Let’s find out when we are.
Synchronic is the latest film from Justin Benson and Aaron Moorhead who have proven to be fantastic creators in the science fiction genre. Every one of their films has been an excellent sample of thoughtful and often disturbing stories. These two may be some one of the best writing/directing duos active today.
In Synchronic, we follow paramedics Steve (Anthony Mackie) and Dennis (Jamie Dornan) who are both struggling with their position in life. These old friends both seem to idolize one another, yet neither one seems willing to closely examine where they are at the exact moment. Mix in a troubling medical diagnosis for Steve and a new drug that seems to be killing people and we have a tense situation.
The drug, named Synchronic, is created bizarre crime scenes where individuals have fallen through elevators, been stabbed with ancient swords, or somehow lit on fire. The only clues are the Synchronic package and warped artifacts that don’t make sense.
Dennis’ daughter Brianna (Ally Ioannides) goes missing, and it looks like she took the drug. This prompts Dennis to experiment with the drugs and he discovers Synchronic moves you through time. However, it is possible to become trapped in the past if you’re not careful. He must find a way to rescue Brianna and not get himself trapped.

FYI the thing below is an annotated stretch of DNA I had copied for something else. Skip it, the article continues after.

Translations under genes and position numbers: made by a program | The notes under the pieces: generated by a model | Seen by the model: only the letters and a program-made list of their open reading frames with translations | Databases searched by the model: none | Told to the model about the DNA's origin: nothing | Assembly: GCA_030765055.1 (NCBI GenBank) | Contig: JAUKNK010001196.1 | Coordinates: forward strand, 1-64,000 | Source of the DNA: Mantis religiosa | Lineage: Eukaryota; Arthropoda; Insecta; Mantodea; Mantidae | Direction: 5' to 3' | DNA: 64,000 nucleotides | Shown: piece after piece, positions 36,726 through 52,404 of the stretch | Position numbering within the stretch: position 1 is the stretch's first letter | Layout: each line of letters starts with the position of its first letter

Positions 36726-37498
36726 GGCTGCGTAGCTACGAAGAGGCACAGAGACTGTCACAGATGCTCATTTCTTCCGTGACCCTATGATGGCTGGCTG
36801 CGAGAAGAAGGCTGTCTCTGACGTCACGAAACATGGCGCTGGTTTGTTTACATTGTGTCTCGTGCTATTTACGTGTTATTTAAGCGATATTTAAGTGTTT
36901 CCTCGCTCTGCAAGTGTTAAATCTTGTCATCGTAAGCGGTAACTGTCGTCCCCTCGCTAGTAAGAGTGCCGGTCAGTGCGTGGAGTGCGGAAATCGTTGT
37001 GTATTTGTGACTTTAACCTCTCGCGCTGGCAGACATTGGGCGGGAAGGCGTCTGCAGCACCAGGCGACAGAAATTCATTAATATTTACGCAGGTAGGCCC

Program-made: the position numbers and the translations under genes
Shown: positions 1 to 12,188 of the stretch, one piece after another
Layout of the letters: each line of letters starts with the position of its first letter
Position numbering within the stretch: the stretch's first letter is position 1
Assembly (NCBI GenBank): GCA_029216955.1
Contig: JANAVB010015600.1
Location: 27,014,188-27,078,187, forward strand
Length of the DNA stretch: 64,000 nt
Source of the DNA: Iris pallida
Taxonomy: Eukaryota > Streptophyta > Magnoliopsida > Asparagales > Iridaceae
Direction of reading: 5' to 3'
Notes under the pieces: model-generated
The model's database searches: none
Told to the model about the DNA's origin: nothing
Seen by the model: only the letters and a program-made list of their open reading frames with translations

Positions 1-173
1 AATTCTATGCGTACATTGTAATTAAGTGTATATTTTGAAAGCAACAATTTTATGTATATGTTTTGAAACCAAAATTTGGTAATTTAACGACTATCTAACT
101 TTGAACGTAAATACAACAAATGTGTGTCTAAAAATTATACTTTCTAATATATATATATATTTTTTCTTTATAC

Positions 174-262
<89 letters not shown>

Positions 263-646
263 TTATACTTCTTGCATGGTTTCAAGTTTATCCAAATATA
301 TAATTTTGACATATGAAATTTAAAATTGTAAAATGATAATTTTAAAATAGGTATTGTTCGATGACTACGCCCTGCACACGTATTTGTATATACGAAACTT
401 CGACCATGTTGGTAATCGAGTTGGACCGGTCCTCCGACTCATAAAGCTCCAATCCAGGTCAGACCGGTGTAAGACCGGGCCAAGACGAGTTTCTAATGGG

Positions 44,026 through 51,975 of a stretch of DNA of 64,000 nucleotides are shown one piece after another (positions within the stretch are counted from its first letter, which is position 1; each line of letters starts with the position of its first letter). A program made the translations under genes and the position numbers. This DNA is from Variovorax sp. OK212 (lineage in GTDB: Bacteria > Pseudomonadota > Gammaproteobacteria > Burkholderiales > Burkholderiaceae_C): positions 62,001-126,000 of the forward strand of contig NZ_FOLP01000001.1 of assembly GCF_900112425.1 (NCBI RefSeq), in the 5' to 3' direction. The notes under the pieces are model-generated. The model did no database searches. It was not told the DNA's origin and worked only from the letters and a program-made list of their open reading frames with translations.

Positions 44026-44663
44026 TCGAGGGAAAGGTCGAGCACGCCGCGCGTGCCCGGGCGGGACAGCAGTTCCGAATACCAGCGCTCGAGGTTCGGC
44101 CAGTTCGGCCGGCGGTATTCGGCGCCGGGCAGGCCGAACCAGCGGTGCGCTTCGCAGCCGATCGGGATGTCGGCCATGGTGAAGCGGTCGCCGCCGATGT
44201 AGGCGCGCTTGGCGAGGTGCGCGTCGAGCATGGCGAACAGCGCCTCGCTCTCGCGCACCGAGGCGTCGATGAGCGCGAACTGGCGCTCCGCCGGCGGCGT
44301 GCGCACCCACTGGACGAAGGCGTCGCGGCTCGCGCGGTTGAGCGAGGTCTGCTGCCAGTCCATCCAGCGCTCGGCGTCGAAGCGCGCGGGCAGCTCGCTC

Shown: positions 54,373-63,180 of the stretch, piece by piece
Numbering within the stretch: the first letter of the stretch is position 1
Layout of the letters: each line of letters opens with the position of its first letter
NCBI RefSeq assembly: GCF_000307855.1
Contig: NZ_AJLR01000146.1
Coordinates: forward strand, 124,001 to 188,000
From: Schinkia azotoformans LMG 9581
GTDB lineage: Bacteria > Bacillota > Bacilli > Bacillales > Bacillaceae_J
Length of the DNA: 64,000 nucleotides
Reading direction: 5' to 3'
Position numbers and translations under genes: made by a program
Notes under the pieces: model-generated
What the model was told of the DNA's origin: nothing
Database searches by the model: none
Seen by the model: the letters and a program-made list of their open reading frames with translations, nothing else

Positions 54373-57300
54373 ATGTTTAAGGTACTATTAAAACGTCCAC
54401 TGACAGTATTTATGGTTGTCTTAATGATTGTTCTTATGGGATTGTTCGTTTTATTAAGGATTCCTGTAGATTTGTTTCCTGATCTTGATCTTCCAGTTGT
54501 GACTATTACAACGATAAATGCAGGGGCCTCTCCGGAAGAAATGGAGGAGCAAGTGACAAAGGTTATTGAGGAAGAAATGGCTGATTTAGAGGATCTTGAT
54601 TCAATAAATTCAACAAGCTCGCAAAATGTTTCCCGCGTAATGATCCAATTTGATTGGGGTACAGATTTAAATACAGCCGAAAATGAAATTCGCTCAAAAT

The best part of the film is the writing. We have excellent banter between Dennis and Steve, as well as a truly textured relationship. Benson and Moorhead know how to write interpersonal conflict, and they do it naturally. Their characters are always fascinating, flawed, and real.
The ideas of the film (and all the preceding Benson and Moorhead films) are great. However, their thoughtful ideas work better due to having well-written characters interacting with these strange scenarios. Further, the implications and true terror of the narratives are not beaten over the audiences’ head. We are required to view actively and see the deeper issues.
For example, race is at the forefront of this narrative without being used in a way that is sensational. Steve is not safe in the past, and encounters danger immediately due to his skin color. However, Steve isn’t safe in the present, either, and is mistaken for a criminal when he is not wearing his uniform. These smaller moments add a depth to the film that creates a unique experience.
The visuals of the past, or perhaps I should say the transitions to the past, are interesting. I loved so much of this movie and found the entire narrative captivating. I highly recommend this film (and all their other ones) to anyone who is interested in thoughtful science fiction/horror.
However, I do have some gripes with the narrative that are a bit spoiler-heavy. If you want to read some deeper analysis after seeing the film hit the next page.